Navigate Business Changes with These Community Tips


Change is an inevitable part of running a business. Some changes are good, and others are challenges that you need to overcome. But the ability to handle change effectively is absolutely essential if you want your business to succeed. Members of our small business community have had to deal with some of those business changes and challenges firsthand. They share some of their tips for navigating change in this week’s Small Business Trends community and information roundup.

Nail Your Next Site Migration

(BrightEdge)

The Internet and the tools that go along with it are constantly evolving. So, at some point over the course of running your business website, you’ll likely consider relocating to a new host or platform. Website migrations can be tricky and can result in loss of traffic if not done correctly. But Matthew Proctor shares some tips in this post for nailing your next site migration.

Translate the Customer Journey into a Proven Marketing Funnel

(Marketing Words Blog)

Sometimes the best change a business can make is a change in perspective. If you want to increase sales, it can help to look at things from the customer’s point of view. Here, Karon Thackston explains the importance of creating customer journey maps and how you can use that information to increase sales. BizSugar members also share some thoughts on the post in the community.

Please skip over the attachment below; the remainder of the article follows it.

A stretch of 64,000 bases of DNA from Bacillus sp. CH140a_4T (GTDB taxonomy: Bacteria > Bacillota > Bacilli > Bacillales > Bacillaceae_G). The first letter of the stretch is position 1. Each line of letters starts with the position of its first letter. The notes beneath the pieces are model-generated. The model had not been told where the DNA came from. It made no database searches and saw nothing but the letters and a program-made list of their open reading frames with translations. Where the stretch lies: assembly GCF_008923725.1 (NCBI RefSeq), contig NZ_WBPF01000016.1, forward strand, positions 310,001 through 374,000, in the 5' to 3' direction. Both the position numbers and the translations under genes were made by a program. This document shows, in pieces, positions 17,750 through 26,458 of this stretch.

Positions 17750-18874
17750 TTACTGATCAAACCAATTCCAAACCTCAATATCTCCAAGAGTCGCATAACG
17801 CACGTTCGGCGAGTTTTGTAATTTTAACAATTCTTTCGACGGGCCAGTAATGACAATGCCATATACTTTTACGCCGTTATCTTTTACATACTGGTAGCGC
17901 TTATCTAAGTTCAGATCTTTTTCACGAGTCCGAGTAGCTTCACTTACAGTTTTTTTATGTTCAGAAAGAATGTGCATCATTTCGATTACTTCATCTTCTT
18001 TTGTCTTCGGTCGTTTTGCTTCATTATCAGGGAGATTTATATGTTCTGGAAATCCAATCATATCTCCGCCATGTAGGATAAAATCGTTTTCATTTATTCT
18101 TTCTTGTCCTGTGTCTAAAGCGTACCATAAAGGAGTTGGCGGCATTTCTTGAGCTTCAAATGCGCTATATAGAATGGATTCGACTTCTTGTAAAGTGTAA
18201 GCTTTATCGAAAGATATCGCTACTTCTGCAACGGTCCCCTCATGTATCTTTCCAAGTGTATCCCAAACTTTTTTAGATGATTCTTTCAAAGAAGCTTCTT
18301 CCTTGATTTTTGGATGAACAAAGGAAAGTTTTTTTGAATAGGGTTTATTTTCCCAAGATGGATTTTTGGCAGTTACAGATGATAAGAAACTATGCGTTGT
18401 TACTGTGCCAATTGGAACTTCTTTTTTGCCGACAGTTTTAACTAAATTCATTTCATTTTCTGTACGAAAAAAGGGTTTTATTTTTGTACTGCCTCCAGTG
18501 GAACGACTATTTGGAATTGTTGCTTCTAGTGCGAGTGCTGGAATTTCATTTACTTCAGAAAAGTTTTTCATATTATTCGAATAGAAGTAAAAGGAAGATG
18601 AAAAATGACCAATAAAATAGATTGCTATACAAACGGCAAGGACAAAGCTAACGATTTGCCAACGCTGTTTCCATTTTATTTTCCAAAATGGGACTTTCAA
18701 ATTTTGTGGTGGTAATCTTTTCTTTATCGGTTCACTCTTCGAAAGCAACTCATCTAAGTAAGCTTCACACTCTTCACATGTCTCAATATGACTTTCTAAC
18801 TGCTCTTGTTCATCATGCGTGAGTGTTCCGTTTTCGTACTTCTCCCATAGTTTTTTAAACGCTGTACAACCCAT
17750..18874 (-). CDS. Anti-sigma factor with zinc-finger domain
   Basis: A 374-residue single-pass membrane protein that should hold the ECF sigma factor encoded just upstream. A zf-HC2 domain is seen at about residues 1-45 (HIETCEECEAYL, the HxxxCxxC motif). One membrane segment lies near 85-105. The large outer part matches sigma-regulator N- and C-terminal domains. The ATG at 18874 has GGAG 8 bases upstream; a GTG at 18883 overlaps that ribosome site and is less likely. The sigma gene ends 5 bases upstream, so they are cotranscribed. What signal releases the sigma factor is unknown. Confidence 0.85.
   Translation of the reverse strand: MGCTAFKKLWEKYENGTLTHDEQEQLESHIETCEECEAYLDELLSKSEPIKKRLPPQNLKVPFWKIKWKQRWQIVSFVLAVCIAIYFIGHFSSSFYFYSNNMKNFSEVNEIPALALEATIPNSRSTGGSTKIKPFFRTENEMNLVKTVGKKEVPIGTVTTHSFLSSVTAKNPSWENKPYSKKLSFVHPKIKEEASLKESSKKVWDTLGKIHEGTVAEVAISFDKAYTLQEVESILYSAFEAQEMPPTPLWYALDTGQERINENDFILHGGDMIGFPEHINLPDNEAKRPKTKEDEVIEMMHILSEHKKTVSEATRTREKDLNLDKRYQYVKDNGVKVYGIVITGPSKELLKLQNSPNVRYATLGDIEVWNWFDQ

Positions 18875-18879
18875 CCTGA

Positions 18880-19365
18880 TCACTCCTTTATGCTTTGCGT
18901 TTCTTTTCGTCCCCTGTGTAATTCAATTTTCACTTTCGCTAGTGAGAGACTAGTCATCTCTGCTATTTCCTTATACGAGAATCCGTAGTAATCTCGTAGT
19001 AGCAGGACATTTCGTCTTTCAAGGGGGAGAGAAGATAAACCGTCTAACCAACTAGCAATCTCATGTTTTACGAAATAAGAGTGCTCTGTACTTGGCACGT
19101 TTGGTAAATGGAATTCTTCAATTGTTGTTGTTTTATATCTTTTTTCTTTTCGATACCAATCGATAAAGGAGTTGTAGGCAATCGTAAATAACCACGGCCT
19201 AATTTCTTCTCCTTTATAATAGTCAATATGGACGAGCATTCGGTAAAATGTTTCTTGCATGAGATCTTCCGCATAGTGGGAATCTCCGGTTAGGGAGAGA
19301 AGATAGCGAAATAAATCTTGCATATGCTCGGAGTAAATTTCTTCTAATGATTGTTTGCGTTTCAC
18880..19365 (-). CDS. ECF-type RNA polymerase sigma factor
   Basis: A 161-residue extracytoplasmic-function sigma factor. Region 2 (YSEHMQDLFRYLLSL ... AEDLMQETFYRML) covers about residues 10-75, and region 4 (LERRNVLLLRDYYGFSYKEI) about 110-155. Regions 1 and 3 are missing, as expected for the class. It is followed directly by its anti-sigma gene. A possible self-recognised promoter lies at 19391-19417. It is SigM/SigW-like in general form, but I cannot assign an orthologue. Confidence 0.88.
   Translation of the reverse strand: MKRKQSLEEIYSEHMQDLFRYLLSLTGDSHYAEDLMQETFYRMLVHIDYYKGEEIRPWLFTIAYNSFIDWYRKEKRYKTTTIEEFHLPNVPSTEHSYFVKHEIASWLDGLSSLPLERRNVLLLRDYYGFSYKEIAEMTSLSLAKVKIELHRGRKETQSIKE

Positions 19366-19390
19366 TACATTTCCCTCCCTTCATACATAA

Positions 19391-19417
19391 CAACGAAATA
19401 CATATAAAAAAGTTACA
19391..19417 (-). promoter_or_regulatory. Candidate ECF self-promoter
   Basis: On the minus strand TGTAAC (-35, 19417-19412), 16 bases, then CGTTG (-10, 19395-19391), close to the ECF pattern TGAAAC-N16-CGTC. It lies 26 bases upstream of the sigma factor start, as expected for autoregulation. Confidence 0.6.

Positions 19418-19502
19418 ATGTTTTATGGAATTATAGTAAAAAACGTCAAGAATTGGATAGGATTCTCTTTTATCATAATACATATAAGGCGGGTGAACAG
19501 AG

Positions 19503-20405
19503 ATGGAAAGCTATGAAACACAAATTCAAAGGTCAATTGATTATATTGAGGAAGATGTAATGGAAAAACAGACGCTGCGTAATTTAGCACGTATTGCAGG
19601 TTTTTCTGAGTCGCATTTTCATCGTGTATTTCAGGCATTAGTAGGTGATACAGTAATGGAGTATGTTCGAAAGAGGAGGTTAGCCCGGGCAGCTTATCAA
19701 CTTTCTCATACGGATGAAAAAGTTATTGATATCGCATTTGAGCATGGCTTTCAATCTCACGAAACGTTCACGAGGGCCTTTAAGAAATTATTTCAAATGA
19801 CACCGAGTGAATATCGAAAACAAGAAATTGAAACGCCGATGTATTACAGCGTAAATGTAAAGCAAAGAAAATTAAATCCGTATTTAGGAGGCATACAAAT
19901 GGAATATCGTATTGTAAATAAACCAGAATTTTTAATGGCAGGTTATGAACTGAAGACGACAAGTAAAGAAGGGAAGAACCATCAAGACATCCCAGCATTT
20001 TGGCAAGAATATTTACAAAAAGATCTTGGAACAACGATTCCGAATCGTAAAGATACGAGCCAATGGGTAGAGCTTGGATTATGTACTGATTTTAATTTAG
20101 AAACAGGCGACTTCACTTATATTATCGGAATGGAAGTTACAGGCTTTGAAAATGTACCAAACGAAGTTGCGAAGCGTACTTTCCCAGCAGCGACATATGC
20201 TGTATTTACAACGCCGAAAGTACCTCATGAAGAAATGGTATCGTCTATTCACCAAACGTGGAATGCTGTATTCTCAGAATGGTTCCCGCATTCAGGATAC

Update Your WordPress Plugins

(WP Strategy)

If you host your business website or blog on WordPress, then you’re likely familiar with WordPress plugins. But how often do you actually update those plugins when updates are available? In this post, Chance Corbeil explains the importance of keeping WordPress plugins up to date, and shares some tips for doing so.

Keep Up with Google’s Search Policies

(Pea Soup Digital)

Google searches can lead a lot of potential customers to your business website. So when Google changes any part of its search algorithm, it can make a big impact on businesses. Here, Gareth Hancock explains how Google’s semantics are currently changing its search function. The BizSugar community then discusses the post in greater detail.